Reviews of the Zenith STOL CH701

“Thanks to its thick, high-lift wing, full-span flaperons and fixed, full-span leading-edge slats, the 701 needs little more runway space than the typical backyard with clear access at the ends. Because of its stellar short-field capabilities, the 701 stands as one of the few kitplanes to serve in the sort of serious utility roles usually reserved for larger airplanes such as the Helio Courier, Piper Super Cub, Maule or Aviat Husky. That includes missionary and utility work in third world countries as well as cattle herding, fence patrol and crop dusting.” – KITPLANES magazine, January 2004

“Chris Heintz designed the CH701 some twenty years ago and it has proven itself all around the world. When the only runway is a cleared patch in the jungle, and the alternative is a week of hiking through snake-infected swamps, the 701 starts to look pretty good. This is a plane that can use almost any clearing as a runway, and its high angle of climb means that you won’t hit the trees at the end of the strip. A football field is plenty enough airstrip for a 701.” – Recreational Flyer (Canada), May/June 2005: “STOL for the people: Zenith’s amazing CH 701,” cover story by Gary Wolf and Mary Mills, pages 4 – 10.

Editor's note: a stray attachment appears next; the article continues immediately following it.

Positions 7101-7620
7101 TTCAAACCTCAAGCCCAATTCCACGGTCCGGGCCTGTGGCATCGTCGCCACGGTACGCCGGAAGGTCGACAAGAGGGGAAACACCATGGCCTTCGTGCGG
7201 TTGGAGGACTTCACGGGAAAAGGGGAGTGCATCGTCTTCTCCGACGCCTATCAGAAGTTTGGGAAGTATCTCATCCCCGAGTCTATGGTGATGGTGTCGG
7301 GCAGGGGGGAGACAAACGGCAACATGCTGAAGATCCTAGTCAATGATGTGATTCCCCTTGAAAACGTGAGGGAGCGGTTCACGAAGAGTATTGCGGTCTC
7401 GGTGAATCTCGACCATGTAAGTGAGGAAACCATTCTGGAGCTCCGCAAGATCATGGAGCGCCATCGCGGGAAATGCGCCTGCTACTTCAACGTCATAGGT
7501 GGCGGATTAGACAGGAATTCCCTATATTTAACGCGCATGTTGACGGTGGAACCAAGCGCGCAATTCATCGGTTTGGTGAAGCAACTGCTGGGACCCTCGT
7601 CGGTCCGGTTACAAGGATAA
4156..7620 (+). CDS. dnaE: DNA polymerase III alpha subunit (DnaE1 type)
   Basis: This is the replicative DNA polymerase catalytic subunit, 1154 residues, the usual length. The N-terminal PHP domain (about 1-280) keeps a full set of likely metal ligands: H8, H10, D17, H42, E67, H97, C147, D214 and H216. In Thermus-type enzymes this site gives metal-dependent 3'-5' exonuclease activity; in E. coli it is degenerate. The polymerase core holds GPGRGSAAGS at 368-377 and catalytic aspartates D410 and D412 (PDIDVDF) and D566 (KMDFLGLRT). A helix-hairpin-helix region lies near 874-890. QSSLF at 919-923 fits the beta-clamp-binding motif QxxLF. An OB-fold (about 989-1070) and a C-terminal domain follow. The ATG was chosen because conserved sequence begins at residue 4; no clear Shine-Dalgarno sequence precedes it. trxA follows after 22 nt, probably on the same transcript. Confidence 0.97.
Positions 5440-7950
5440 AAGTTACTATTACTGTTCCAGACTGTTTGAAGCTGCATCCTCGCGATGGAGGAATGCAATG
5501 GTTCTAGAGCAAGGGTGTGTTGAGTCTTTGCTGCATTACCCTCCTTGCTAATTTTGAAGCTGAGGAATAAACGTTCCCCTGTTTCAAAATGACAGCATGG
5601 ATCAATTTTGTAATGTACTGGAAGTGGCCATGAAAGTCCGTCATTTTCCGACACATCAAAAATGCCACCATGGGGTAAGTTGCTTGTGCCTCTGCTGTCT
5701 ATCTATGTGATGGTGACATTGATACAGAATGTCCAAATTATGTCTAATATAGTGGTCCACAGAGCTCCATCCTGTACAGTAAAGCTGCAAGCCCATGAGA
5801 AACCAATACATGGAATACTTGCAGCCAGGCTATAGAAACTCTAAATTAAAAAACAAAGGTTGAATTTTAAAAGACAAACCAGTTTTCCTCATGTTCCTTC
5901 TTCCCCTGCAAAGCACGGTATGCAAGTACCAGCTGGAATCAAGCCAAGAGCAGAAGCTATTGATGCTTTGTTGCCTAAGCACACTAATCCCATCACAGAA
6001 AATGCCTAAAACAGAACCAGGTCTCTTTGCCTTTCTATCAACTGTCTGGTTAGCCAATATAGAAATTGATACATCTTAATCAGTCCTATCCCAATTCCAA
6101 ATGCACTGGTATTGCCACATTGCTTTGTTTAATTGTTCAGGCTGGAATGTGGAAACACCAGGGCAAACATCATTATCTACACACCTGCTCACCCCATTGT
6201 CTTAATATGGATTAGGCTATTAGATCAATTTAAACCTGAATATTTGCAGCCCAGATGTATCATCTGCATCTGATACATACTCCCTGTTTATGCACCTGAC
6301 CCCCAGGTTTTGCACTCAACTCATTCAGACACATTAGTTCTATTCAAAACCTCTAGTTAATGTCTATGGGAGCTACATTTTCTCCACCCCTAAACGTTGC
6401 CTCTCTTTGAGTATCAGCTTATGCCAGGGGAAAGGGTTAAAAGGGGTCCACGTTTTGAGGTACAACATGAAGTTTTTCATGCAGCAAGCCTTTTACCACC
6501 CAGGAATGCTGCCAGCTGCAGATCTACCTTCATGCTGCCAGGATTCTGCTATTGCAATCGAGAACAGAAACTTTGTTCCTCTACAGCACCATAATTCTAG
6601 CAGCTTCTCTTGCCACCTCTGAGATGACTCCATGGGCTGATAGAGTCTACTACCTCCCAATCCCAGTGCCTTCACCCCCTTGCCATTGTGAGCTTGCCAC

“Well over 500 STOL CH 701s are already flying on all continents, mostly in off airport environments: Missionary work in Tanzania and Zambia, anti-poaching patrols in Ghana, doctors in northern Thailand, flying training in India. The STOL CH 701 stands as one of the few light planes to serve in the sort of serious utility roles usually reserved for larger airplanes such as the Helio Courier, Piper Super Cub, Maule or Aviat Husky. Its stellar short field capabilities and slow flying characteristics make it ideal for any bush or farm operation: herding, surveying, patrolling and protection services.” – African Pilot magazine (South Africa), June 2005 issue, pages 53 – 56, by Athol Franz

“This aircraft is great fun to fly. The Skyjeep would be an ideal item of equipment for any farmer with substantial acreage. Moreover, the design is very well suited to many aerial work requirements where short field performance and a good view are required.” – SA Flyer magazine (South Africa), April 2005 issue cover story.

“Even though it is only handsome in the way of a Hummer, the CH 701 enjoys a good reputation for its durability and outstanding STOL performance.”